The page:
14. Fuzzy says:

    Hey guys, greetings from Croatia… My wife finally got pregnant after more then two years trying. I know it’s a little bit early, but I’d love to make a tree house and a small fort for my future kid :)
    No one ever made me (or my two years younger brother) anything like that when we were kids. We were not even allowed to climb on trees and only forts we had were snow forts and forts made of blankets and pillows in between my grandmothers sofas.
    One “fort” that we actually made was a space between tree trunks that were left in the garden and which we covered with bark and branches and leaves. We were full of bugs every time we came out of there. Unfortunately, tree trunks were soon cut to firewood :(
    The only thing that got really close to a fort was “trench and outpost” we dug up in the pile of dirt that the workers that were working in our backyard piled up next to the driveway. That was a great “fort”, especially when it rained, mud everywhere, and the WW1 going on :)
    And unfortunately, one day my dad cleaned up that pile and our fort was gone :(

  15. Abhishek Duggal says:

    I’d like to build a miniature version of the Taj Mahal because it is the most magnificient structure that I’ve ever seen.

  16. Gareth Branwyn says:

    The winner of a signed copy of Deek’s book is:


    Congratulations. Email me ( your mailing address and we’ll send you out your copy.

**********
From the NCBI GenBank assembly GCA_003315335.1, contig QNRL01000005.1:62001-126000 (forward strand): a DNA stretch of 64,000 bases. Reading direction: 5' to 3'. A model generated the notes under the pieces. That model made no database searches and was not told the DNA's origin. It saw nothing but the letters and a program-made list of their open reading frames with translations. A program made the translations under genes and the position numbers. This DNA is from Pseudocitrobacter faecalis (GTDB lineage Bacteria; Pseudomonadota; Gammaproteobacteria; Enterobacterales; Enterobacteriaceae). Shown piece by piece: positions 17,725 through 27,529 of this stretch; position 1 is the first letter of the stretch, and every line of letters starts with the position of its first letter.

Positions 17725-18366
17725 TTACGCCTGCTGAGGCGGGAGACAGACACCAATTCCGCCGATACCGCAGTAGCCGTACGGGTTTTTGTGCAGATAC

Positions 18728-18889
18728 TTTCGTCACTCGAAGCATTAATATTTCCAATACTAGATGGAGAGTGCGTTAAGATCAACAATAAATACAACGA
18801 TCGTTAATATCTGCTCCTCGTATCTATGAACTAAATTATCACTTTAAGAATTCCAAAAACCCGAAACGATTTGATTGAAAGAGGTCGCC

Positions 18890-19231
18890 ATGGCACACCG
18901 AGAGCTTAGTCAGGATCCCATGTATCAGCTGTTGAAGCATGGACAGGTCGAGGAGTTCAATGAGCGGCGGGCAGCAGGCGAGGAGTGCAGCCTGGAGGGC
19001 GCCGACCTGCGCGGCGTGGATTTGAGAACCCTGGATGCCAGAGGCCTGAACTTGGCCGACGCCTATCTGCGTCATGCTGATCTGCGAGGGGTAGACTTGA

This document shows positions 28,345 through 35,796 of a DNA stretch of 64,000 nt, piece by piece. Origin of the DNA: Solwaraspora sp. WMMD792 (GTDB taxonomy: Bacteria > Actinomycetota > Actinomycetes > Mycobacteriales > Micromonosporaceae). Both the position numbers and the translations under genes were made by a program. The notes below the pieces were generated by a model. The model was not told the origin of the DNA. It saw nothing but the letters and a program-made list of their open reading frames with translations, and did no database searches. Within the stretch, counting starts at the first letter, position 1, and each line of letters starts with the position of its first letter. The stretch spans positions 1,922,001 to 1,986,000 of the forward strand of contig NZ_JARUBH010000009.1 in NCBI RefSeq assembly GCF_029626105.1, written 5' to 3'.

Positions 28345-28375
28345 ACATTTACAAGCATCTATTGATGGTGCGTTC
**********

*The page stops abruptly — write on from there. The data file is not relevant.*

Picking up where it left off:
And thanks to everyone who chimed in here with their stories and to Derek for giving away one of his cool books!

    1. Phlamingo says:

      Just a public thanks for the opportunity to participate in this, and for working so hard to make Make my favorite magazine and Web site.

  17. Machines automatiques pour produire des pellets de bois says:

    The other day, while I was at work, my sister stole my iPad and tested to see
    if it can survive a 30 foot drop, just so she can be a youtube sensation.
    My iPad is now destroyed and she has 83 views.
    I know this is completely off topic but I had to share it with someone!

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Gareth Branwyn is a freelance writer and the former Editorial Director of Maker Media. He is the author or editor of over a dozen books on technology, DIY, and geek culture. He is currently a contributor to Boing Boing, Wink Books, and Wink Fun. His free weekly-ish maker tips newsletter can be found at